Strategic Foresight – Leading Practices for the Anticipate Phase
Note – this post is part of a series on using strategic foresight to influence longer-range innovation investments. The full Innovation Leader's Guide to Strategic Foresight is available for download.
Strategic foresight enables companies to build a proprietary view of the future to drive breakthrough innovation. Through three distinct phases – Discover, Anticipate and Plan – companies can create thought-provoking, unexpected scenarios of the future, with proprietary views not shared by their competitors.
The Anticipate Phase: Looking Ahead
In the Anticipate phase, we forecast trends into the future and analyze how they will interact to create novel future environments.
By definition, everything identified during the Discover phase was found by looking around today’s world. But the building blocks of a ten-year-out scenario must be the ten-year forecasts and implications of the trends and weak signals found today. This is typically accomplished by one of two methods; implications trees and technology forecasting.
During implications tree workshops, participants suspend any debate about whether or not the trend or weak signal will take off, but rather ask what would be some 1st, 2nd and 3rd order implications if it did. One trend or weak signal can yield 6-8 possible implications in the project’s time horizon as shown in the figure to the right.
More formal technology forecasting methods can be used for trends and weak signals deemed of special importance. Expert panels are often asked where they see the trend or signal in ten years. What is required for that prediction to come true or be prevented are great follow-up questions that help later in the Plan phase. Simple extrapolations, Delphi methods, technology roadmaps and trend correlation are other technology forecasting methods that can be used here.
With up to 50 original trends and weak signals, and 6-8 implications for every one brought into the Anticipate phase, the results must be culled again to keep the project manageable. The focus question is used once more to prioritize which future implications are taken forward.
Creating the Scenarios
The real heavy lifting of any foresight project occurs at this point, where all the previous results, combined with future implications of trends and weak signals, are used to develop holistic future scenarios. Three types of scenarios are commonly seen, with the last two preferred for innovation-related projects.
Simplest is the deductive scenario shown in to the left. The question might be “how should my automobile company be investing its R&D dollars?” Two key areas of uncertainty are identified, such as the price of oil and level of environmental concern for the consumer. These form four possible combinations and the previous results are used to describe those futures. The key feature about deductive scenarios is that the space of the scenarios is defined at the beginning of the exercise.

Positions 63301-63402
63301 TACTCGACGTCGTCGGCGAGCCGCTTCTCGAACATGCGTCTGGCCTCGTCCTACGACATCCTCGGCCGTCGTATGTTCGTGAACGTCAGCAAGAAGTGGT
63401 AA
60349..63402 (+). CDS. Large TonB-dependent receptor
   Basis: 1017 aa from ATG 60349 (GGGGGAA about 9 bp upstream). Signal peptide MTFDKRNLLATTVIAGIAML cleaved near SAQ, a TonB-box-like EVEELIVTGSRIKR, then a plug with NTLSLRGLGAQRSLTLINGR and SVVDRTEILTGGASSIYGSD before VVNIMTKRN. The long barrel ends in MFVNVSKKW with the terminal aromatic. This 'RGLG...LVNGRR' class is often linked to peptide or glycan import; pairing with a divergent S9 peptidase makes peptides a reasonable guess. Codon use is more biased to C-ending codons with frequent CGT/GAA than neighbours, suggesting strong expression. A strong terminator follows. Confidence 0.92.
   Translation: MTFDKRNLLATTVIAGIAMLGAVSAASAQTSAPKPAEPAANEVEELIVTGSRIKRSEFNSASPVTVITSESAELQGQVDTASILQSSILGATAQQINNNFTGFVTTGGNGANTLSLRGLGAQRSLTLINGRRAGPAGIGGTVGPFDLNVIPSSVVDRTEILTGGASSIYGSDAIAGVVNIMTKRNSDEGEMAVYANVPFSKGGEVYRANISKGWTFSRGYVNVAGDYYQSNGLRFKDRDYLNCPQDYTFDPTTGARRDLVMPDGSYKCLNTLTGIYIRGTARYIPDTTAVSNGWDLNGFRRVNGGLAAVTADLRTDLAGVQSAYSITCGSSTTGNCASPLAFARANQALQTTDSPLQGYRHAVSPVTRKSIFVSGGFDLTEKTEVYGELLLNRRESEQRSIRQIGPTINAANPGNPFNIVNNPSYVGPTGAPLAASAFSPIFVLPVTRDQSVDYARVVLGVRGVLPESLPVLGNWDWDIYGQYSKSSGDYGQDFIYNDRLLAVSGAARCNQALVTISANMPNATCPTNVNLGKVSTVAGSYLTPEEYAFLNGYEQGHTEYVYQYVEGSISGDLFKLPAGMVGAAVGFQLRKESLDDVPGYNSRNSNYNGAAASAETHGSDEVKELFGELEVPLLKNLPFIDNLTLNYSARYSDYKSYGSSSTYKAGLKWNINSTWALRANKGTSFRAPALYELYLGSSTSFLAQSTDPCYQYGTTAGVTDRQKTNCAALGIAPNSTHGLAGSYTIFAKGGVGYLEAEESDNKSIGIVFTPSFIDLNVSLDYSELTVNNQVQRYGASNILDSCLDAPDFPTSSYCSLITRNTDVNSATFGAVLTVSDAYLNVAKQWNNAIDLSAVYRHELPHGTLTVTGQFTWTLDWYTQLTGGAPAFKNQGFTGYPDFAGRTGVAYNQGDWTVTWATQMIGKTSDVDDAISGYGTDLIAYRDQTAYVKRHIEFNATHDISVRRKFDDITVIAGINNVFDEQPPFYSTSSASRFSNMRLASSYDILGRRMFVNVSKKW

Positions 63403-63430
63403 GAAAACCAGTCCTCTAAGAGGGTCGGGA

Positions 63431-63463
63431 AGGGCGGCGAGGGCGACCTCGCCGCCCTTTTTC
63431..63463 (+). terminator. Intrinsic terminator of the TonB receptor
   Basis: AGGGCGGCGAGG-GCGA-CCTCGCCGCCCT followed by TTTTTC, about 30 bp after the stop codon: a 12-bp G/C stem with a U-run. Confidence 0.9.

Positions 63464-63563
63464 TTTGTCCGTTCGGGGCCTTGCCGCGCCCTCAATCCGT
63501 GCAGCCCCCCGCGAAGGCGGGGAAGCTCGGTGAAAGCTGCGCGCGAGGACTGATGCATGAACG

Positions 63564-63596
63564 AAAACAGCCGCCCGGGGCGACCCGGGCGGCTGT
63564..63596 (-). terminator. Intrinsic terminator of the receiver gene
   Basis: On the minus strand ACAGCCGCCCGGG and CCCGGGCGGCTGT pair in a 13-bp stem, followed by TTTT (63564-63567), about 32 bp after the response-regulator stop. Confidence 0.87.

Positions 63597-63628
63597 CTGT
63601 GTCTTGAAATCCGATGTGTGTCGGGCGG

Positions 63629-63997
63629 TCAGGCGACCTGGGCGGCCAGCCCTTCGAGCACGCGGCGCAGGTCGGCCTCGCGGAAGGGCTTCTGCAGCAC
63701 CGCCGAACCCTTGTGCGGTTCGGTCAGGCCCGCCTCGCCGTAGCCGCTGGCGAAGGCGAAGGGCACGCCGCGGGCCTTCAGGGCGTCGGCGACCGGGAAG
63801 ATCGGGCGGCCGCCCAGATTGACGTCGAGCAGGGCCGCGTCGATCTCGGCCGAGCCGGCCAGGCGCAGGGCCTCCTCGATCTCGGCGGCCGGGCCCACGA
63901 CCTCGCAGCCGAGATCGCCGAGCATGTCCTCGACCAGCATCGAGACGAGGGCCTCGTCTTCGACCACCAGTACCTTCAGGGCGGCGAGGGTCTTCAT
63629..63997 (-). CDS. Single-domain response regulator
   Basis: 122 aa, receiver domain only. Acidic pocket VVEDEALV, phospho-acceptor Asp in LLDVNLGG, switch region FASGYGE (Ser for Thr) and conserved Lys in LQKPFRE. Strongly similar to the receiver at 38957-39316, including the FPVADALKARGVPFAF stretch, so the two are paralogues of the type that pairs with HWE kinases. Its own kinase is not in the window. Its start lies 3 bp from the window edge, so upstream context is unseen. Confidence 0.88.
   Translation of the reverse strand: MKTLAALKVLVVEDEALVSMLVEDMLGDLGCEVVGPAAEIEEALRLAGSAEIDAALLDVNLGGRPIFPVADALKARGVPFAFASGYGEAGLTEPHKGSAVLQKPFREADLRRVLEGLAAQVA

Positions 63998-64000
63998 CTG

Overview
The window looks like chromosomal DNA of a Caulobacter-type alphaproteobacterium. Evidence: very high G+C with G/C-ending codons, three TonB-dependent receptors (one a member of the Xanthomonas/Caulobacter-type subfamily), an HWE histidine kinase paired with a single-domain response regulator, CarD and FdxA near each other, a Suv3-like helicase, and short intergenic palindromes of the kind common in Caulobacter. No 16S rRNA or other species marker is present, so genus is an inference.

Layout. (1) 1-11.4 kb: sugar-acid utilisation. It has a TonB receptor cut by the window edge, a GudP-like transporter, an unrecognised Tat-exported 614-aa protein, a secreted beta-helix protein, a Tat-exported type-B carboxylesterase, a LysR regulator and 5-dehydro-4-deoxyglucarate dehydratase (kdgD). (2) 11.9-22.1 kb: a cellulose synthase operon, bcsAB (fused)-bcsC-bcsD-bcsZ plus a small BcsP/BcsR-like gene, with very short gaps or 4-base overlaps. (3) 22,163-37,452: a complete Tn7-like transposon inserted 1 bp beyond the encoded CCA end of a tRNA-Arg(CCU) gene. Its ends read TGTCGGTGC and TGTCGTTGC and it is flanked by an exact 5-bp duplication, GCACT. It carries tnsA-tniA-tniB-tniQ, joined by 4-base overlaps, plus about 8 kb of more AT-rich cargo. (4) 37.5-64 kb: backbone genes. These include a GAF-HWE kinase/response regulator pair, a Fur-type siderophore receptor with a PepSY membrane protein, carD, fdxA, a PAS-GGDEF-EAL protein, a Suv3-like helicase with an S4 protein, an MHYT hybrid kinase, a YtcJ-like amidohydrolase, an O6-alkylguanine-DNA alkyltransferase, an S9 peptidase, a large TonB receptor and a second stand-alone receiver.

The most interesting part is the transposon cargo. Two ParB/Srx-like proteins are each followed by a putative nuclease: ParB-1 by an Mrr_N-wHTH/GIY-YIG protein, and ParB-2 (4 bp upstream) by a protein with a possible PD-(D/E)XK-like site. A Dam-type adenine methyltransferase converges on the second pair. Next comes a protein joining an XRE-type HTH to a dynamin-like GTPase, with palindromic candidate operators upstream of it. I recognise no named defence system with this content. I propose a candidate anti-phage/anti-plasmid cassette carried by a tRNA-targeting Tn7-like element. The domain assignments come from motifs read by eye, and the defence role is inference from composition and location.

Inductive scenarios are developed by seeking out potential interactions among future extrapolations of known trends and weak signals of potential future trends or events. Then, systems thinking methodologies are applied to build open and closed loop systems from these future interactions. Finally, systems with common elements are combined, as shown to the left, to complete the inductive scenario.
These scenarios are more difficult to construct, but they are a better representation of how the world really works, where seemingly unrelated trends and events find some way to interact and create unexpected futures. The key feature of an inductive scenario is that the space of the scenario emerges from the work; you don’t know here you’ll end up when you start. They are favored for innovation-related projects because every node around the system can be considered a point to intervene with a new product, service or business model to take advantage of, or influence, that future.
The combination deductive-inductive scenario offers the best of both scenario types. Suppose the project is related to innovation on some level; so inductive is the clear choice. The deductive-inductive combination makes sense when there are also major areas of uncertainty; like the price of oil or who will win an election. The result is the two-by-two deductive matrix, but with a different inductive scenario in each quadrant.
Once scenarios are complete, incasting workshops ask teams to not debate a scenario, but rather assume it will come to pass. Then living in that future, answer the question - “What does my organization need to do in order to be successful in this future?”
And this is done separately for each scenario created.
The results of the Anticipate phase are:
- Quantitative and qualitative forecasts on trends identified in the Discover phase.
- Scenario Planning: Narratives of alternative futures that will impact the strategic business environment, built from system frameworks. The report includes external indicators to monitor that confirm or deny assumptions about the future in each scenario.
Once the Anticipate phase is complete, Plan Phase is used to prioritize opportunity areas, ideate new products, services, and experiences, and provide external landmarks for ongoing portfolio management.
Strategic foresight enables organizations to build a unique perspective of the future, driving market entry at the right time with differentiated products and services. But not all foresight approaches are created equal.
Download the Innovation Leader's Guide to Strategic Foresight to learn more